BY SATYEN K. BORDOLOI

In an article hatefully titled ‘How RAW extends India’s evil agenda?’, S Qamar Afzal Rizvi credited as an ‘an independent ‘IR’ researcher based in Karachi’ writes this about India’s foreign spy agency Research and Analysis Wing, (R&AW): “To create a powerful tool within the organisation which could undertake covert operations in neighbouring countries, RAW became a blue eyed policy narrative of all the past governments in India. It has been in this background that RAW became an international actor by assuring its proxy role in collaboration with CIA, MI-6, BND, and the Mossad via Christo-Judo-Hindu alliance against Muslims.”

Your friends will always praise you but if you want a true indication of your successes, you must listen to the curses your enemies hurl at you. If you go by what analysts in Pakistan, like the one above, write about R&AW, you would think of the organisation in the same way cinema lovers think of USA’s CIA – omnipresent, omnipotent and omniscient……….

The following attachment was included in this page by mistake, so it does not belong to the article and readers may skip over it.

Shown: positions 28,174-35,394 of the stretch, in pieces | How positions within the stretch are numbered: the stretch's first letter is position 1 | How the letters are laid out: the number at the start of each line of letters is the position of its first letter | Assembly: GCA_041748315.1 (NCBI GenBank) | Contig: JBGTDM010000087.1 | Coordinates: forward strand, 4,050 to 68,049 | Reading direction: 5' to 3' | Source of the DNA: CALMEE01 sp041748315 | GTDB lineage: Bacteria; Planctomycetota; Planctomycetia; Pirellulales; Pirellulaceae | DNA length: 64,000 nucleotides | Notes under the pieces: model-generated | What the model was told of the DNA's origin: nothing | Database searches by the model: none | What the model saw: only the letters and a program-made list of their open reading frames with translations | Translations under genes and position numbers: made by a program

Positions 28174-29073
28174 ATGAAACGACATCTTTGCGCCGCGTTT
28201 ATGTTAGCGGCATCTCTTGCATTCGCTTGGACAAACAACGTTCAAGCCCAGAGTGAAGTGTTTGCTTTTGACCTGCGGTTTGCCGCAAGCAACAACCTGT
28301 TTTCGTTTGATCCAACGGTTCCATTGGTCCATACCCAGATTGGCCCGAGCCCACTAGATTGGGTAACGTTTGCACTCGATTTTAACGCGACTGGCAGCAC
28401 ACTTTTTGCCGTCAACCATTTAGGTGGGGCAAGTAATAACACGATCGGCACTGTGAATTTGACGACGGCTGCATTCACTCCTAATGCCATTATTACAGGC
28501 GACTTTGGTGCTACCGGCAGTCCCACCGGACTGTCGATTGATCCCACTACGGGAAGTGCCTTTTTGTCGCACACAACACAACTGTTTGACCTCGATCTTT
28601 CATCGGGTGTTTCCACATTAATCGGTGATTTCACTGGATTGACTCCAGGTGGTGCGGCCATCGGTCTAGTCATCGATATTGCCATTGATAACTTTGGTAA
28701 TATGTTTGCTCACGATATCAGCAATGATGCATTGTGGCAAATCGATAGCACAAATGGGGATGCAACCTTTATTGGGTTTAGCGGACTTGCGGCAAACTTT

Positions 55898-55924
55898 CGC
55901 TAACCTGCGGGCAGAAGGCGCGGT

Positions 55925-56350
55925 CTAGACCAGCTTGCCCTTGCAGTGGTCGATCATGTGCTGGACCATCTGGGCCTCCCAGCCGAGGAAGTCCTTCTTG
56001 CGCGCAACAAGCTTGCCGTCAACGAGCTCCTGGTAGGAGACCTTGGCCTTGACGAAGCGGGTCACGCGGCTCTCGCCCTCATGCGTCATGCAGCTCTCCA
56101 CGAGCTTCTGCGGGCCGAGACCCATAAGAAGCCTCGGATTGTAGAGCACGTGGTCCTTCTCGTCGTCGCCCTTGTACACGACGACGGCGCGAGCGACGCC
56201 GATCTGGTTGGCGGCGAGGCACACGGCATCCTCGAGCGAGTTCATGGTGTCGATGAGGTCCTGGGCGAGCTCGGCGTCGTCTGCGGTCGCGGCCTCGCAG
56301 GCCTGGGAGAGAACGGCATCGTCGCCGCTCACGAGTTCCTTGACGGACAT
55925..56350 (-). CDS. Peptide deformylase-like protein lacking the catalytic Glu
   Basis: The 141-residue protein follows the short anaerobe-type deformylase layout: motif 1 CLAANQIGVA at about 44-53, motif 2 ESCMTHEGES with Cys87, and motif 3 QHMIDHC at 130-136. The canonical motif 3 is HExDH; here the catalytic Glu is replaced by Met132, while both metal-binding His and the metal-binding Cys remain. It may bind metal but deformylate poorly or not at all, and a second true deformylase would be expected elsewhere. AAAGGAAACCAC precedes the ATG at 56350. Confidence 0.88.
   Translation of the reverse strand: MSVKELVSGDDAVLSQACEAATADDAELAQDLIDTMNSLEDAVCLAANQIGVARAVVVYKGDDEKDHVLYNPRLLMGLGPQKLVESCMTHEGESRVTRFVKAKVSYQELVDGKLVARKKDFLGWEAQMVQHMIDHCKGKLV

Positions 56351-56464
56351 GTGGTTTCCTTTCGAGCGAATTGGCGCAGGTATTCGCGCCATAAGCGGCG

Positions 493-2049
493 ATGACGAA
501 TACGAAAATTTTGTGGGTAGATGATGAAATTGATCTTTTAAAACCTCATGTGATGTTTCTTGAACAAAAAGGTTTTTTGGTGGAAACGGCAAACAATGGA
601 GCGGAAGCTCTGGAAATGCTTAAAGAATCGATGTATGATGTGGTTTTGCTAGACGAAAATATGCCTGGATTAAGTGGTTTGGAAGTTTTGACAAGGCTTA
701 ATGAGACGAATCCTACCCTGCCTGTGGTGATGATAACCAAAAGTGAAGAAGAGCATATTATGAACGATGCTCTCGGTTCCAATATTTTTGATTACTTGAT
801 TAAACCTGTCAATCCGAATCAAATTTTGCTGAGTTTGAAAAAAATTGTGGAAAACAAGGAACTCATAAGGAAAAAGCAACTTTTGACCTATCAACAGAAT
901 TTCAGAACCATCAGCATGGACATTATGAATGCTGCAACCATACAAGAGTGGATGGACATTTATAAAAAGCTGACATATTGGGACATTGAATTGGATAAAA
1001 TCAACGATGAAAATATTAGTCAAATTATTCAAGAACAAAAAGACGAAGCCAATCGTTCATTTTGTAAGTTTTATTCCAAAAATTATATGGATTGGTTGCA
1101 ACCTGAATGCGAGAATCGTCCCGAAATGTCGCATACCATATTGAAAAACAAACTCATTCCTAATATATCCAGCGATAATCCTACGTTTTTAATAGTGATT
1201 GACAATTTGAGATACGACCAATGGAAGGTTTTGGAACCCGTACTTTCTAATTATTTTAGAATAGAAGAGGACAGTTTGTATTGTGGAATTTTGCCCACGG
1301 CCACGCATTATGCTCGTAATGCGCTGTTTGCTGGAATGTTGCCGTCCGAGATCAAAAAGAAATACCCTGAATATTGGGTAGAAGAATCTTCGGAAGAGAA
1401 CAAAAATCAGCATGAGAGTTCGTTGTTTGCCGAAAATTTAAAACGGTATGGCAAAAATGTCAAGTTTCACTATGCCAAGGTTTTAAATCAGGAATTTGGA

………..What is the truth then? Is R&AW dreaded or dreadful, effective or affectlessly irrelevant, a proactive shaper of India’s history and foreign policy or a bumbling reactionary force? As R&AW turns 50 today, it is worth investigating its past in search of an answer. Like everything else about it, R&AW’s origin is shrouded in mystery.

When articles first began appearing in 1972 about R&AW, readers found it hard to believe that India had an agency in the footsteps of the infamous CIA. And would you blame them. Research and Analysis Wing sounds like the research division of some corporate and not the name of a secret service. Indeed, one of its first spies, K Sankaran Nair, in his memoir states that this was deliberately so.

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(Satyen K. Bordoloi is a screenwriter, researcher, journalist based in Mumbai. He is currently writing a script on R&AWs 1971 exploits. He is also a guest writer with Canary Trap. This excerpt has been reproduced with his permission. It appeared first on Sify.com)